Monday, September 15, 2014

Another giveaway - Blend Fabrics Geofabulous and Turkish Delight!

You saw the gorgeous Geofabulous collection by Blend Fabrics featured recently in Tie Dye Diva free pocket tutorial and the Turkish Delight collection in the lovely La Tulipe dress photo we shared on Instagram. Now we’re GIVING AWAY a 7 half-yard bundle of each featured collection - go to the Tie Dye Diva Facebook fan page to enter before 7 a.m. September 17 - good luck!

Turkish Delight collection by Josephine Kimberling for Blend

Friday, September 12, 2014

A Year of Dresses: The Pixie Belle Pirate with bonus vest tutorial

As promised I have another wonderful everyday costume for you today.  I am in love with the possibilities for this one.  Today's costume uses two patterns, plus I have a quick and easy bonus tutorial for you.  The show stealer today is the Pixie Belle Skirt.  I've paired with it is the Peasant Top, such a great staple pattern.  To finish off this costume I'll show you how to make a quick and easy corset style pirate vest.

The Pixie Belle Skirt is super quick and easy but so cute and unique! It is designed for sizes 2-8.  Like the Fariytale dress pattern, Pixie Belle's skirt to made from two offset squares.  The skirt is gathered to a simple elastic waistband.  I love the look of a handkerchief hem! In the name of speed I hemmed my pixie squares with a rolled hem on my serger instead of a folded narrow hem.  I trimmed off about 1/4" while serging to keep the finished length the same.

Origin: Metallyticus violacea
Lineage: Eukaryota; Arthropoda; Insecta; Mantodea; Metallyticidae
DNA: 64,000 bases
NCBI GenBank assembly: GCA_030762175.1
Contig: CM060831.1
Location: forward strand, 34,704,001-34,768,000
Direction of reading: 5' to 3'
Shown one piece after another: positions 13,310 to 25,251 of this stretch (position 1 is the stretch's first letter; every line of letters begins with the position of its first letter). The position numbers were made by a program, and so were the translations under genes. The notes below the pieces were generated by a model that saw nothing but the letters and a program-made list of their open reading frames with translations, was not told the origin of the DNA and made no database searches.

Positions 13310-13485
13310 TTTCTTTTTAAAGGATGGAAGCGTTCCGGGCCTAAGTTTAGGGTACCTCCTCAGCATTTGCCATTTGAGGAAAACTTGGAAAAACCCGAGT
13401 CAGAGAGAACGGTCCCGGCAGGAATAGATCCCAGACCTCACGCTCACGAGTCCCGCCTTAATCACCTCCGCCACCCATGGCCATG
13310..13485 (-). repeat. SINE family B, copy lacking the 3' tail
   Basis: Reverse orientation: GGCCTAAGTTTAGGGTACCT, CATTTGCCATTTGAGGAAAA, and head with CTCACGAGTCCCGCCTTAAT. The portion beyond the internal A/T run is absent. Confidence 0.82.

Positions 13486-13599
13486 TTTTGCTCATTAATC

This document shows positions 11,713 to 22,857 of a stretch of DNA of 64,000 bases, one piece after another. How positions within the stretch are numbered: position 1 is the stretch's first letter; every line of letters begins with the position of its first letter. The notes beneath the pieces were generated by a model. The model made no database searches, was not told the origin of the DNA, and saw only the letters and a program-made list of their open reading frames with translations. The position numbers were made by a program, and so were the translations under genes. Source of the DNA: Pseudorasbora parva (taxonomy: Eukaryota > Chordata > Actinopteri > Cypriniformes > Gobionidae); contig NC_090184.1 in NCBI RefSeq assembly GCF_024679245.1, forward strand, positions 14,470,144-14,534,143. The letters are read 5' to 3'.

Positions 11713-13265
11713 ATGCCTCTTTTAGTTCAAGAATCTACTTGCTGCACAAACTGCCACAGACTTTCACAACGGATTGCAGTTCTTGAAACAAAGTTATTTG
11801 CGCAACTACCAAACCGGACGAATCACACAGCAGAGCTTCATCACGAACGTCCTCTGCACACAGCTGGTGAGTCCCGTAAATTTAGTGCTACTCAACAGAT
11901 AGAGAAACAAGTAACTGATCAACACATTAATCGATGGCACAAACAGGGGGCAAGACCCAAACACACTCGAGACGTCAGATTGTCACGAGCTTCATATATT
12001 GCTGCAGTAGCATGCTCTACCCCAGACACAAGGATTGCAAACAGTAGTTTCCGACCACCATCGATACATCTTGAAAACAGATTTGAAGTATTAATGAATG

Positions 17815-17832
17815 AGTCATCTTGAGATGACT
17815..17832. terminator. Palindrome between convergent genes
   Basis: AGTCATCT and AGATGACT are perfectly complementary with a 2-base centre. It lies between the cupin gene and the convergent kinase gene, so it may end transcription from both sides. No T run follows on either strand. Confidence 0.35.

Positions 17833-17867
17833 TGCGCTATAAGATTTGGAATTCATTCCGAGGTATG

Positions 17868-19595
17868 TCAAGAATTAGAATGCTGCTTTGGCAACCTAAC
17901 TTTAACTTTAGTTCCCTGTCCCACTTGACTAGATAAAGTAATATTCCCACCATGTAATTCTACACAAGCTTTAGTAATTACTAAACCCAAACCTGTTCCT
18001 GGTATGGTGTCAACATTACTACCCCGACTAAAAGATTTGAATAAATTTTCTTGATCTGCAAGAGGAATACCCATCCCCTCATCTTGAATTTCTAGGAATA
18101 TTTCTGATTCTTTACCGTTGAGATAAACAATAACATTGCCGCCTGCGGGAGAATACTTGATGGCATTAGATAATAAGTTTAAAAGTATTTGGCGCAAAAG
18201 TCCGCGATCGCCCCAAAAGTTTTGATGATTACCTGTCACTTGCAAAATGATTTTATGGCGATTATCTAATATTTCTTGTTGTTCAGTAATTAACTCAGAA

Paired with the Pixie Belle today is the Peasant Top.  This simple blouse is great on so many levels!  The peasant top is available for both babies 0-24 months and girls 2-10. The pattern includes both long and short sleeves and multiple finishing options. I love how quickly to goes together.  It is cute in a variety of fabrics as an everyday top paired with jeans or Sterling Leggings.  But, it is also a great layering piece.  This one is made in plain white cotton.  It is the same top that I paired under my Fairytale dress last winter and that Sweet Pea wore with her stripwork Miss Muffet Skirt also.  I added 3" of length to the top and omitted the ruffle to reduce bulk, knowing that this was a layering piece for me. This time I chose to finish the neckline with a narrow  hem and shirring; for the sleeves I used a simple folded casing.

Now for the vest.  This vest pounded home the Pirate look for me.  I used an imitation leather look knit fabric.  It's kind of plastic-y on the right side.  I probably wouldn't want to wear it often, but it's perfect for this.  It doesn't fray so the only sewing necessary are shoulder and side seams.  With a few simple steps you can create this vest in a jiffy!
  • Gather supplies: fabric, a tee that fits, fabric marking pen or chalk
  • Fold your tee in half matching shoulder and side seams.
  • Place on the fold of your fabric and trace loosely around it.  I used a chalk pen because it was visible on my black.   Remember to add a little extra on the sides and shoulder for seams.  Don't stress over it too much, This does not need to be perfect!  This will be your back.